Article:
4.     Shri P.P. Rao, Ld. Senior Counsel appearing for the appellants has submitted that there could be no justification for the Tribunal/High Court to place reliance upon the letters, one written by the Home Department dated 3.2.1987 and the other by Ministry of Law dated 14.2.1990 as the said letters were merely an opinion of the Departments and could not be treated as being Executive instructions. In fact, no executive instruction had ever been issued 5 taking into consideration the said letters. In absence of any statutory rules for determining their inter-se seniority, the general principle of determination of seniority i.e. to reckon the period from the initial appointment i.e. continuous period/length of service should have been taken into consideration. The long standing practice followed by the State Authorities that SIs (St) would rank senior to SIs(g) could not be disturbed at such a belated stage, as it had been given effect to all throughout this period. More so, as the first part of the order passed by the Tribunal, namely, to prepare the gradation list of SIs (St) and SIs(g) in accordance with the dates of passing the course from the training college, has been set aside by the High Court and has not been challenged by anybody, has attained finality and therefore, the direction given against the present appellants regarding the eligibility qua the seniority is liable to be quashed. The High Court erred in not taking note of distinction between eligibility for promotion and seniority.

More so, the two Original Applications have been decided by the Tribunal merely by placing reliance upon its earlier judgment in Parsuram Sahu (supra) which could not have been entertained at such a belated stage.

Hence, the appeals deserve to be allowed.

5.     On the contrary, Shri L.N. Rao, Ld. Senior Counsel appearing for the SIs (St) has submitted that the High Court has issued direction only to give effect to the statutory rules, particularly, Rule 650 of the Orissa Police Manual Rules (hereinafter called `the Rules') which provides that eligibility of Sub-Inspectors for promotion to the rank of Inspectors have to be determined as per Rule 650(a)(ii) which provides for minimum 10 years continuous service after passing of the training course. SIs(St) are appointed in terms of Rule 683 read with annexure 42 to the Rules. Nature of job of SIs(St) is entirely different from the duties of SIs(g). The SIs(St) basically perform Secretarial duties; SIs(St) are required to go through the training course and then appointed on probation as SIs(g). Rules also require confirmation as SIs(g). Thus, it cannot be termed as in continuation of their previous appointment as SIs(St). Period of service rendered as SI(s) can be treated only as a qualifying service and cannot be counted for the purpose of seniority. Therefore, no fault can be found with the impugned judgment. The appeals are liable to be dismissed.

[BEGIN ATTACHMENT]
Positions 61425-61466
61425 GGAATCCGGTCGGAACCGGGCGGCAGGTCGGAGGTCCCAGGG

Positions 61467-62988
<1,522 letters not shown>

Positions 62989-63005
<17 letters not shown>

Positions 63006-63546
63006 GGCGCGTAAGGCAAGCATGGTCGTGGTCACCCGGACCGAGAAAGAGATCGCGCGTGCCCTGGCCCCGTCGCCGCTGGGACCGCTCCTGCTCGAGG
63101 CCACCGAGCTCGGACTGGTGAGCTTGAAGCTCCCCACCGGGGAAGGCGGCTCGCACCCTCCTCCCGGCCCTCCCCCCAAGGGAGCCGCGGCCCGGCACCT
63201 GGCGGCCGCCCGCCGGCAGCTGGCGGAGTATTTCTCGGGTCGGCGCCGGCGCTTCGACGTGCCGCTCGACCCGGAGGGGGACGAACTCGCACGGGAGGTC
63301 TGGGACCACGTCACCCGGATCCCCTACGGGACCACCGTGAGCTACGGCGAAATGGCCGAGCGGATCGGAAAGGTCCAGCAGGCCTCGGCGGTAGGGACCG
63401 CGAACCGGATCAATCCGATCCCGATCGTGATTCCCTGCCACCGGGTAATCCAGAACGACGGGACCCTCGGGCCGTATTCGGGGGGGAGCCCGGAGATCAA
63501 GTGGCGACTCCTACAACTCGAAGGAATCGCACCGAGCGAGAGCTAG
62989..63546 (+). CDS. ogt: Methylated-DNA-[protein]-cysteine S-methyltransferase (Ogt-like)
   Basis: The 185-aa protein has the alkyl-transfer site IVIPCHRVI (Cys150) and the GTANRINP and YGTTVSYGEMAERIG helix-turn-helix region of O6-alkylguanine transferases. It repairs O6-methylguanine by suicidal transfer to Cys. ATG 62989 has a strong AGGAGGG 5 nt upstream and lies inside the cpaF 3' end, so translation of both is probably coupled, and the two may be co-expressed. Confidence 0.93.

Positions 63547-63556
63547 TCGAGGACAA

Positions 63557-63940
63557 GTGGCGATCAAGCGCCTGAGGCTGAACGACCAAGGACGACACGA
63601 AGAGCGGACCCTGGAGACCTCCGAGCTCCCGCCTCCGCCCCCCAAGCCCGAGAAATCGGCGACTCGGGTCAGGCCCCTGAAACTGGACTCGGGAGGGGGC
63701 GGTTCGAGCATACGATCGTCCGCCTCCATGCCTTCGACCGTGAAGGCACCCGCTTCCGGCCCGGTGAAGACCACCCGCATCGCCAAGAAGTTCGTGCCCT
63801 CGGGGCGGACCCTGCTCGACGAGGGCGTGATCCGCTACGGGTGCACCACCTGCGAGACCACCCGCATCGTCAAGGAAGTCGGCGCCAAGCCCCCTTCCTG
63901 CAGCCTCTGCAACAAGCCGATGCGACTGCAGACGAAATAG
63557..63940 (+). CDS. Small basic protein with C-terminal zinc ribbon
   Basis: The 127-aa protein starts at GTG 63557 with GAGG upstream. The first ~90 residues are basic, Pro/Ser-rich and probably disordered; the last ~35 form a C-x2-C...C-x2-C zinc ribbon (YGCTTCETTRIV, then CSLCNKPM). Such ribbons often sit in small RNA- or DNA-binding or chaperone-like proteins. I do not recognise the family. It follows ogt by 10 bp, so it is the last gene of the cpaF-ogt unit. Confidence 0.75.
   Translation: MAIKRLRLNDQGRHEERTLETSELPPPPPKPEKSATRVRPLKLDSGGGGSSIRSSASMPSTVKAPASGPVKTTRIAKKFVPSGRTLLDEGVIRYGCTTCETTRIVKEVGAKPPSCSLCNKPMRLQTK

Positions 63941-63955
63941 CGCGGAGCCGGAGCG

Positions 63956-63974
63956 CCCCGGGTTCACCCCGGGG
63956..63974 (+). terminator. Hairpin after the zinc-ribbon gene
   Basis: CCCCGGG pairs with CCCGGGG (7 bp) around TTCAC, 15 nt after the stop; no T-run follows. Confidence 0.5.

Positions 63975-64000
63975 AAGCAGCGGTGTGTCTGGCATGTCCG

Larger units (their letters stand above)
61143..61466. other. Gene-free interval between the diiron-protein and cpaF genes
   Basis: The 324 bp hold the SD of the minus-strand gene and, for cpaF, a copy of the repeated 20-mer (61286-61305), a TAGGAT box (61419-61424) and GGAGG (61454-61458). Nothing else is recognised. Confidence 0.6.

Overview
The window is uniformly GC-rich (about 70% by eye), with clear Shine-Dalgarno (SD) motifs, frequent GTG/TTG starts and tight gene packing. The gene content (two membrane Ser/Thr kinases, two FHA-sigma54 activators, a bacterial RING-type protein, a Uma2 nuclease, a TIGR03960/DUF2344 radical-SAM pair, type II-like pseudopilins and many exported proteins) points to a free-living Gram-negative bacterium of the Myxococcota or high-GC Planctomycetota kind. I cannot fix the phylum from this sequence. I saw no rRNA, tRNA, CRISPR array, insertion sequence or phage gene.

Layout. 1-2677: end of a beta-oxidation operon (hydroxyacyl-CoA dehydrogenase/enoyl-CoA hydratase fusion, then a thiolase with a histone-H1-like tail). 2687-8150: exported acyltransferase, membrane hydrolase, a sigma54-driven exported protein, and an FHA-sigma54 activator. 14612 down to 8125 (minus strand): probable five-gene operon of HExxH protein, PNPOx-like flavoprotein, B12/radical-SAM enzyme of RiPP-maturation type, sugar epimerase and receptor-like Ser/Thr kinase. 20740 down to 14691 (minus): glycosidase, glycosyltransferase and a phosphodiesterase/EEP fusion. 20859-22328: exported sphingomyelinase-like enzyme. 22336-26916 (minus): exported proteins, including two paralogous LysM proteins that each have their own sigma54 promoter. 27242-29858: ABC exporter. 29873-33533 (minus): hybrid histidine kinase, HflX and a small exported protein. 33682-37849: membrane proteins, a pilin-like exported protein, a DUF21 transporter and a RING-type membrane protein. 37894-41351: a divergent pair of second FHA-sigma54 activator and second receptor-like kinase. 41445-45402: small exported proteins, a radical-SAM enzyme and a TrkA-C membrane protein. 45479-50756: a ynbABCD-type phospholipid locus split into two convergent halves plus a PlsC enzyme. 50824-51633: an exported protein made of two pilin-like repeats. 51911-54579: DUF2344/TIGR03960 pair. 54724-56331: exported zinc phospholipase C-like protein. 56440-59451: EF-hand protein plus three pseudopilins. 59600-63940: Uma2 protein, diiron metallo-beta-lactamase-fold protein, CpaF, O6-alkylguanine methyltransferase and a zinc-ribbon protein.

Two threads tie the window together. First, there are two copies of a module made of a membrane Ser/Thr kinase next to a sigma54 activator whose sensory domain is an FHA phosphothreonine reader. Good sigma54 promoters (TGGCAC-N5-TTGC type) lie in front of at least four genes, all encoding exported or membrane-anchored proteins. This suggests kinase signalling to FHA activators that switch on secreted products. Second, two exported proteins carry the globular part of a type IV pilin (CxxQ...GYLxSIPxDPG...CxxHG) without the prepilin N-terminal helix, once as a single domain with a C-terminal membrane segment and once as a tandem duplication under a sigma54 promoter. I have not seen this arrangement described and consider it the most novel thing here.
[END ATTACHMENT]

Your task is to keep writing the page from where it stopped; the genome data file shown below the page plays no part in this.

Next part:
6.     Shri Radhey Shyam Jena, Ld. Counsel appearing for the State has fairly conceded that the rules for determining the inter-se seniority have not yet been framed. Earlier SIs(St) had been treated senior to SIs(g) for a long 7 period but after receiving the opinion from the Ministry of Law, such a practice has been abandoned. What the Tribunal and the High Court have taken into consideration were merely opinions of the Government Departments and not the executive instructions. The cases require to be decided in correct perspective.

7.     We have considered the rival submissions canvassed on behalf of the parties and perused the record. The basic judgment involved herein is, in the case of Parsuram Sahu by the Tribunal and it may be pertinent to mention here that the said judgment had not been challenged by any person either before the High Court or before this Court and thus attained finality.